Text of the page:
Role of prophylactic antibiotics in open and basilar fractures of the skull: a randomized study

Injury. 1992;23(6):377-80. doi: 10.1016/0020-1383(92)90011-g.

Abstract

The aim of this study was to investigate the controversial issue of the use of prophylactic antibiotics in open and basilar fractures of the skull. A series of 157 patients were randomized to receive no antibiotics (group A = 46 patients) or ceftriaxone for 3 days (group B = 50 patients), or the combination ampicillin/sulphadiazine for 3 days (group C = 61 patients). The incidence of meningitis was similar in both the antibiotic and non-antibiotic groups. However, the overall incidence of infectious complications in the non-antibiotic group was significantly higher than in the antibiotic group (8.7 per cent vs 0.9 per cent, P < 0.05). There was no significant difference between the ceftriaxone group and the ampicillin/sulphadiazine group. The results of the study suggest that antibiotic prophylaxis has a role in the management of open and basilar fractures.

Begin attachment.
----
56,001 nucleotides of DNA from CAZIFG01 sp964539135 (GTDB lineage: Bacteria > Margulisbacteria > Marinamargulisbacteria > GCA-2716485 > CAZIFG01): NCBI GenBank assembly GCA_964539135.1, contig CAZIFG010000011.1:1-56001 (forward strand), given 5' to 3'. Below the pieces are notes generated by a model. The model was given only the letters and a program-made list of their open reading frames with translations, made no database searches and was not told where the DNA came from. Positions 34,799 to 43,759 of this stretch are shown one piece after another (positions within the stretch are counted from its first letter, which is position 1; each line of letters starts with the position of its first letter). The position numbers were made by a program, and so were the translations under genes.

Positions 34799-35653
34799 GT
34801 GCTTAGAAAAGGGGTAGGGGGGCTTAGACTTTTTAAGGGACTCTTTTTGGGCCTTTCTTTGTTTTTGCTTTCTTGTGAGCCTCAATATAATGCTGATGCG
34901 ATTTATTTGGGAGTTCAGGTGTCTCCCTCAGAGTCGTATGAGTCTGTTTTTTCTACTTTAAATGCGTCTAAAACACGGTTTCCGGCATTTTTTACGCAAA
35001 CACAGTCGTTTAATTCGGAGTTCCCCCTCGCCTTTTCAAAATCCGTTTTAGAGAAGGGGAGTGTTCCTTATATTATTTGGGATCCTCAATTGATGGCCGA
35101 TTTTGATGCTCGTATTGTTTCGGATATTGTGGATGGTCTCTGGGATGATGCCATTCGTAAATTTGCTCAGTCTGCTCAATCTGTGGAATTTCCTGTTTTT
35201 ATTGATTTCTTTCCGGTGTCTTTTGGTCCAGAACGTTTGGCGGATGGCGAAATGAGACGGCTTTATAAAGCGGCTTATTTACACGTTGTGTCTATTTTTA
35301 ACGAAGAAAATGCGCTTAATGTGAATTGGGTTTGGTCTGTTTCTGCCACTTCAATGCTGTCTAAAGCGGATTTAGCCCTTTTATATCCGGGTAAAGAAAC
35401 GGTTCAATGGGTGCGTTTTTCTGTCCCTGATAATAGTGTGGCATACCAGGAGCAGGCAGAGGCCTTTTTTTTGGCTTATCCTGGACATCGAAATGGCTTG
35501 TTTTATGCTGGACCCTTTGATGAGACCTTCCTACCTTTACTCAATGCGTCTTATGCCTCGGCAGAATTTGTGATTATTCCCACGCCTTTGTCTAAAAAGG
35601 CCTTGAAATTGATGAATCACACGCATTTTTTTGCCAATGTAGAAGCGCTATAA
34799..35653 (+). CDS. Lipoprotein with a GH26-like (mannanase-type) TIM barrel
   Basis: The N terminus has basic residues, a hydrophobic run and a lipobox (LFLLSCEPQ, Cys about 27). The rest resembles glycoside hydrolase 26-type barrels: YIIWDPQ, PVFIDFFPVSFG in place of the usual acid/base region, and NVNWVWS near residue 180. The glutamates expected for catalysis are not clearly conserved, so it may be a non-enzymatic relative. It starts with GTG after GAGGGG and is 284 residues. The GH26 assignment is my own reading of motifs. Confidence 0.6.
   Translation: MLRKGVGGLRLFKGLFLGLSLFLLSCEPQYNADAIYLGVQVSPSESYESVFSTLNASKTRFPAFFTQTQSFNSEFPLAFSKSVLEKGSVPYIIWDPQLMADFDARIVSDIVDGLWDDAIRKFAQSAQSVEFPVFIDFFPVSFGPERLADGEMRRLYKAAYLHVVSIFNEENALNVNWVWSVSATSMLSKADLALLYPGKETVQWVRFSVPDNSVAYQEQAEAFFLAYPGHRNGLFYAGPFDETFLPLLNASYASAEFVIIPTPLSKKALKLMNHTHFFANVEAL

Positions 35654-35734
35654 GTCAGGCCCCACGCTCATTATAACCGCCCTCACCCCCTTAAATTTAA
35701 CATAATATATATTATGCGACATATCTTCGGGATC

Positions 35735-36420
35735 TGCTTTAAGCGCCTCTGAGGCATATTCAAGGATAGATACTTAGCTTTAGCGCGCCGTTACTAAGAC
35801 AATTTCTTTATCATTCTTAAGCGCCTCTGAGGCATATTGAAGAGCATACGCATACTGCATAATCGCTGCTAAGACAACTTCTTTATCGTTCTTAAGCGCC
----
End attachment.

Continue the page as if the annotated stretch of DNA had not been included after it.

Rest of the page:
Publication types

  • Clinical Trial
  • Comparative Study
  • Randomized Controlled Trial

MeSH terms

  • Adult
  • Ampicillin / therapeutic use
  • Anti-Bacterial Agents / therapeutic use*
  • Bacterial Infections / prevention & control*
  • Ceftriaxone / therapeutic use
  • Drug Therapy, Combination / therapeutic use
  • Female
  • Fractures, Open / complications*
  • Humans
  • Male
  • Meningitis / prevention & control
  • Occipital Bone / injuries*
  • Skull Fractures / complications*
  • Sulfadiazine / therapeutic use
  • Time Factors

Substances

  • Anti-Bacterial Agents
  • Sulfadiazine
  • Ceftriaxone
  • Ampicillin